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Three Big Tasks for Every Woman, Every Child

Cristian Baeza's picture

Sri Lanka. Photo © Dominic Sansoni / World Bank


So the big news out of the MDG Summit today is the launch of Every Woman, Every Child, the new joint action plan to help reach MDGs 4 and 5 on child and maternal health.

The World Bank, numerous UN agencies, governments and civil society groups have all pledged their support. But another document with pledges is not going to make much difference to poor mothers and children in developing countries unless we act on three things.

First, we need to invest in innovative programs that produce better health  and link our funds to proven results!

One of the most effective things is making payments to health providers or patients conditional on measurable actions, such as delivering babies in health facilities, providing micronutrients, family planing services and other.

A Bank-led impact evaluation found that as a result of pay-for-performance in Rwanda, 21% more women delivered in health facilities and 64% more children 0-2 had preventative checkups.

That’s why the Bank has committed an additional $600 million in results-based financing to help the poorest countries achieve the MDGs.

This money will be focused on 35 countries, particularly in Africa and Asia, which face both high birthrates and poor child and maternal nutrition and disease.

Second, in the process of linking funds to results (Bank and own country funding) we need to help poor countries strengthen their health systems to make sure they maximize the impact of their own resources and  aid gets to those that need it most.

This means we must take care of all the essential building blocks for health, including making health care free or affordable for poor mothers and children; putting logistics and distribution in place so that critical supplies such as bed nets, lifesaving drugs reach those that need them; and holding health care service providers accountable for delivering quality care.

Third, we must link better health outcomes with poverty reduction and economic growth.

Health is an economic issue: Poor health affects ability to learn, and earn – while serious illness can push families into poverty.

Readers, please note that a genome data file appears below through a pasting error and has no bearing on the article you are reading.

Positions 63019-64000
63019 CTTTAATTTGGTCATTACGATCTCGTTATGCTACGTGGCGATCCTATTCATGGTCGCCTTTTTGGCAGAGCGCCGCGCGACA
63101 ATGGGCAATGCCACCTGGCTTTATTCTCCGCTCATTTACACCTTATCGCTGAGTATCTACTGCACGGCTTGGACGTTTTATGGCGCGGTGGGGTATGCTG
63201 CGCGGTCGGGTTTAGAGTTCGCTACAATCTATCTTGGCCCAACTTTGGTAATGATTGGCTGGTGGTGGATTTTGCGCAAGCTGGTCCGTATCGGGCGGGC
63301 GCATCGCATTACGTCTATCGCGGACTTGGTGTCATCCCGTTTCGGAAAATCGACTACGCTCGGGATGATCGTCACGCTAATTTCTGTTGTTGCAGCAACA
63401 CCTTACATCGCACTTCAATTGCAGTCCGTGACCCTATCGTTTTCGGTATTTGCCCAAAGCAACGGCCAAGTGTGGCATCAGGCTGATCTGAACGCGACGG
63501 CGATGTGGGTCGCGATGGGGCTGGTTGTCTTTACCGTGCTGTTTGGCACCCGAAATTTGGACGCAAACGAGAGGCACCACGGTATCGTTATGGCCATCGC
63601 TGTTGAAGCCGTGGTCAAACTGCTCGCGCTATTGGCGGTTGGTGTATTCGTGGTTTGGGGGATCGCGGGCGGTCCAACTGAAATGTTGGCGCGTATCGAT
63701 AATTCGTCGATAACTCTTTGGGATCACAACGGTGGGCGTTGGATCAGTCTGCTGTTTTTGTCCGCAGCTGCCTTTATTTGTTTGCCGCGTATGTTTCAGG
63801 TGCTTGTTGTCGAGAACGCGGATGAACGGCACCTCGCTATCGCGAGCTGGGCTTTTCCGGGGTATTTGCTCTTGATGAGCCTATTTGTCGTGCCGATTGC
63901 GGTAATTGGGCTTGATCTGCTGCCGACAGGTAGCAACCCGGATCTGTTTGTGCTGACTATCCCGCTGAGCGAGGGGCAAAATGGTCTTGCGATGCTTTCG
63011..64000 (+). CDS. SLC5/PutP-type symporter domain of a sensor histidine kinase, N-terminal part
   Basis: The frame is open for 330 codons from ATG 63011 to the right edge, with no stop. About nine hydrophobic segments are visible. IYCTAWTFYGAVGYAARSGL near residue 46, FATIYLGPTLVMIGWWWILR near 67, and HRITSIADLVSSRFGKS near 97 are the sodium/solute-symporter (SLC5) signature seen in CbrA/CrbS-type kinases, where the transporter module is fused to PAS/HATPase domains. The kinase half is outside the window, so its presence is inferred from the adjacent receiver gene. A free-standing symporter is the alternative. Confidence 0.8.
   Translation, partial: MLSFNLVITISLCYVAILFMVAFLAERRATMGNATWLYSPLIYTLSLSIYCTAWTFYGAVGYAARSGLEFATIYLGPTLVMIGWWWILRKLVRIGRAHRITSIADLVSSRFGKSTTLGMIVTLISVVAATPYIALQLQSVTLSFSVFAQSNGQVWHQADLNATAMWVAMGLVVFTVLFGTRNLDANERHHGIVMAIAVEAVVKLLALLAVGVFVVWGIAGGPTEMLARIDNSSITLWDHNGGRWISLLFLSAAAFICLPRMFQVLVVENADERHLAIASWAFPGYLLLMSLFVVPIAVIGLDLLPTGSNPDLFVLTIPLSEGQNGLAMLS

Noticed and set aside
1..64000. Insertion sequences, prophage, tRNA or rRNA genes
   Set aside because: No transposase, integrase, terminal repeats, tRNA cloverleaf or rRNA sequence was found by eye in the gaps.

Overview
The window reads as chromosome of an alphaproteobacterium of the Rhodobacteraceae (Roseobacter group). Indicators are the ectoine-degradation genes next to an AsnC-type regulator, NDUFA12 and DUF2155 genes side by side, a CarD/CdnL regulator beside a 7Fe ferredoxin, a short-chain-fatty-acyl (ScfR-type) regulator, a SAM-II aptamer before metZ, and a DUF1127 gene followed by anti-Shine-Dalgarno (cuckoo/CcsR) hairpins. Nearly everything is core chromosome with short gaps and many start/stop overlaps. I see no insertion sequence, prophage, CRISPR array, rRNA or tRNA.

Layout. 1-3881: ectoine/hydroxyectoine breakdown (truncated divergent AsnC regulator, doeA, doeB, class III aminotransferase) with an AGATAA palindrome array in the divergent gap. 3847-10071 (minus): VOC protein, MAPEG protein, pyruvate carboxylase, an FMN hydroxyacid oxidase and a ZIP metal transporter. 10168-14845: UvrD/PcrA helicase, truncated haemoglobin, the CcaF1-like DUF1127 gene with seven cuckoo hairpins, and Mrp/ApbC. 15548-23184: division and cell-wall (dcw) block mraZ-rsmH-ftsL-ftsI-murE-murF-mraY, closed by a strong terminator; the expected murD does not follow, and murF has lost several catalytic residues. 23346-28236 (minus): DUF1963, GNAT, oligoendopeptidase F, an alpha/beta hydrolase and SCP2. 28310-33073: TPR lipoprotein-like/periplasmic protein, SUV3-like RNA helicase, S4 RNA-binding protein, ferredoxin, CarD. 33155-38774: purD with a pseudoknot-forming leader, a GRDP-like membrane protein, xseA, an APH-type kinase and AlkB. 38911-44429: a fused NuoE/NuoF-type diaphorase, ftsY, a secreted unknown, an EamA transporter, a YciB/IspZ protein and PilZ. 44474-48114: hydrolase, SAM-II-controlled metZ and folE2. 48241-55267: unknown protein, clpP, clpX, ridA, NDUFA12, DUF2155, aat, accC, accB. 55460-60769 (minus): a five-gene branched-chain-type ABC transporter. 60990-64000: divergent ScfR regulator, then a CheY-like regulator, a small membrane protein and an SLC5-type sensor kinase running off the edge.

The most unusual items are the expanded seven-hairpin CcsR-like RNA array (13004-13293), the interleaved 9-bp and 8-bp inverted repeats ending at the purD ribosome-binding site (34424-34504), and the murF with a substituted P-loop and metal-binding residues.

And it’s not enough to invest more in health sector programs; investments in other sectors such as education, agriculture and infrastructure are equally, or sometimes more, important to better health.  After all, if there is no transport for an expectant mother to get to the health facility, she's going to deliver at home at much greater risk to herself and her newborn baby.

Comments

Submitted by Anonymous on
Delivering at health centres is very expensive and as long as hospitals and clinics charge such high sums, people will continue to resort to home delivery.

Submitted by Patricio Marquez on
The point made on on the "link between allocation of funds to results (Bank and own country funding) and the need to help poor countries strengthen their health systems to make sure they maximize the impact of their own resources and aid" is a critical one. As the lessons learned from different sectoral initiatives around the world indicate, focusing only on interventions alone will not suffice. Implementing effective result-based approaches that are sustainable indeed require institutions and institutional strengthening initiatives that are properly sequenced and adjusted to the absorptive and learning capacity of the countries. And the third point, is right on the mark. Perhaps we need to adopt a more balance approach to health challenges: while supporting reforms in the "health services for the sick" we also need to pay attention (I would say added attention) to addressing the determinants of poor health outcomes--this would require a multisectoral response. Quoting the classics: "Healthy people don't need a doctor--sick people do." Luke 5:31, New Testament Gospels.

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